“You can’t be too rich or too thin,” Wallis Simpson is reported to have said. Or too cynical. Especially about politicians.

But you can see too quick to see politicians’ actions as primarily political when they’re not. That’s what has happened in the reaction to Atty. Gen. Kamala Harris’ decision to ask a court to block the Sodomite Suppression Act.

Media and political types – even Harris BFF Willie Brown — have described as political Harris’ decision to ask a court if she really has to process an initiative that calls for the killing of gay people. Their reasoning is: she’s running for U.S. Senate, and she doesn’t want to have to do something objectionable – processing and summarizing the initiative for circulation — herself. The supposedly political logic: If a court makes her do it, who could blame her?

I don’t doubt that that basic political calculation was taken, but pinning this decision on politics seems daft.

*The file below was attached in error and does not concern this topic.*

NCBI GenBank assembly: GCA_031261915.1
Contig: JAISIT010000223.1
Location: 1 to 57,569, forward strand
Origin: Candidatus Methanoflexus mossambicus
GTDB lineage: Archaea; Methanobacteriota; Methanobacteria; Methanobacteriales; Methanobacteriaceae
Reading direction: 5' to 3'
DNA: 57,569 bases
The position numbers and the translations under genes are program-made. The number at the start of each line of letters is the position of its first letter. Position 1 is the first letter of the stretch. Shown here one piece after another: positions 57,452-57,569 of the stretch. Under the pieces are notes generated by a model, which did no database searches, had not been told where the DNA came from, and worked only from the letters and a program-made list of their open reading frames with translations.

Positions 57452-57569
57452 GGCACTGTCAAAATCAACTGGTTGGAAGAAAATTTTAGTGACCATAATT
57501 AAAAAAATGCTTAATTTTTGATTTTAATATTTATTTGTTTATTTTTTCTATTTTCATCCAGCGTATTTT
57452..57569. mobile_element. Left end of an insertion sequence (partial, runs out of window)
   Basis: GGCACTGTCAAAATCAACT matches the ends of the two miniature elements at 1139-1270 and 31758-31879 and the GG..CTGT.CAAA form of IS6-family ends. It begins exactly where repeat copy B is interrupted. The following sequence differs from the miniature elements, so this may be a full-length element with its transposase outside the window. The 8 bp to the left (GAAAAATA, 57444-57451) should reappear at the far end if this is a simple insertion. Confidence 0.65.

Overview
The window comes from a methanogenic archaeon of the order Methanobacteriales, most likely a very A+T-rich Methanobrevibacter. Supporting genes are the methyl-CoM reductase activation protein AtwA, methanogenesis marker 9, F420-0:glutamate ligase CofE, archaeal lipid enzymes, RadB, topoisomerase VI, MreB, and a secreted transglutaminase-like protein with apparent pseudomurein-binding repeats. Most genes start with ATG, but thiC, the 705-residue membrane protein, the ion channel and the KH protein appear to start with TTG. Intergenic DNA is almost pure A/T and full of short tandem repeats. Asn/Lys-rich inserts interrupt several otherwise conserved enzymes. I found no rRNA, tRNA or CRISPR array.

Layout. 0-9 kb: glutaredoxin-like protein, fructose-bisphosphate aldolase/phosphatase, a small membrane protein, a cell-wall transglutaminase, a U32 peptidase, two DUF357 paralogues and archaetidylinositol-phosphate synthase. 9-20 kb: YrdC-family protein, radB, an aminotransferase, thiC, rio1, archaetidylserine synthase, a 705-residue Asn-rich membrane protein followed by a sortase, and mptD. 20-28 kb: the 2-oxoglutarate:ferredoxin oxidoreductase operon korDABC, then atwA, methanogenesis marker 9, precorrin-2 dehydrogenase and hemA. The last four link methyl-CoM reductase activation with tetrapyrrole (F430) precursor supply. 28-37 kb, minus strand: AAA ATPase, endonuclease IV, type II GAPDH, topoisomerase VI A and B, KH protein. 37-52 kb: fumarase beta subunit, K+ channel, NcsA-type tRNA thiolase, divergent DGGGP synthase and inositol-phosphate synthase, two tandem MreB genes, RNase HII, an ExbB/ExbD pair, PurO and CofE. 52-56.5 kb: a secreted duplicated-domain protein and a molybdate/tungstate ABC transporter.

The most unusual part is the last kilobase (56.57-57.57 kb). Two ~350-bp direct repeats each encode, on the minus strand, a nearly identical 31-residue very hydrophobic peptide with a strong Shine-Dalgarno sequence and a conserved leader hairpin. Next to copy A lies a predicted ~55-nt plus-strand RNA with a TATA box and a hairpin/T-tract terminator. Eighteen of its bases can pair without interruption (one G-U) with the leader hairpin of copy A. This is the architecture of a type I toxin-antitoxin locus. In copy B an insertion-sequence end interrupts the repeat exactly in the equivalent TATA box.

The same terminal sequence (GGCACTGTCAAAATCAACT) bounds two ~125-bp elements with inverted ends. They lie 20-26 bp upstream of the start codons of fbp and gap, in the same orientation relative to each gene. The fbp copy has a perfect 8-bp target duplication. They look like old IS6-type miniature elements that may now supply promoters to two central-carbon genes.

For one thing, legal opinion has been so uniform that Harris will have to give the initiative a title and summary that if she had done so (while saying it offended her and that the law should be changed to give her discretion), she would not have faced significant criticism. The politics on this weren’t very dangerous – people understand the law, and they understand this initiative is nuts.

For another thing, I strongly suspect Harris – or any attorney general – would have reacted in a similar way to an initiative this crazy. I mean, how can you reconcile your role as a law enforcement official, as someone who is sworn to defend the constitution, with an initiative that calls for murder and violates the constitution?

It says here that any attorney general who didn’t try to stop such a thing wouldn’t be doing her job. Put yourself in her shoes. Wouldn’t you try to figure out if there was some way to not process such a measure? Why wouldn’t you see if a court would enhance the a.g.’s power by letting her opt out of circulating this kind of measure? Any attorney general would want to see if more power could be found over the process in such a situation.

I don’t know enough about Harris to have a strong opinion about her. I haven’t liked how she and previous attorneys general have used the tool of title and summary writing to further their own political interests. And I certainly have little sense of her as a U.S. Senate candidate. But c’mon, trying to stop something that is obviously awful should not be reflexively called political.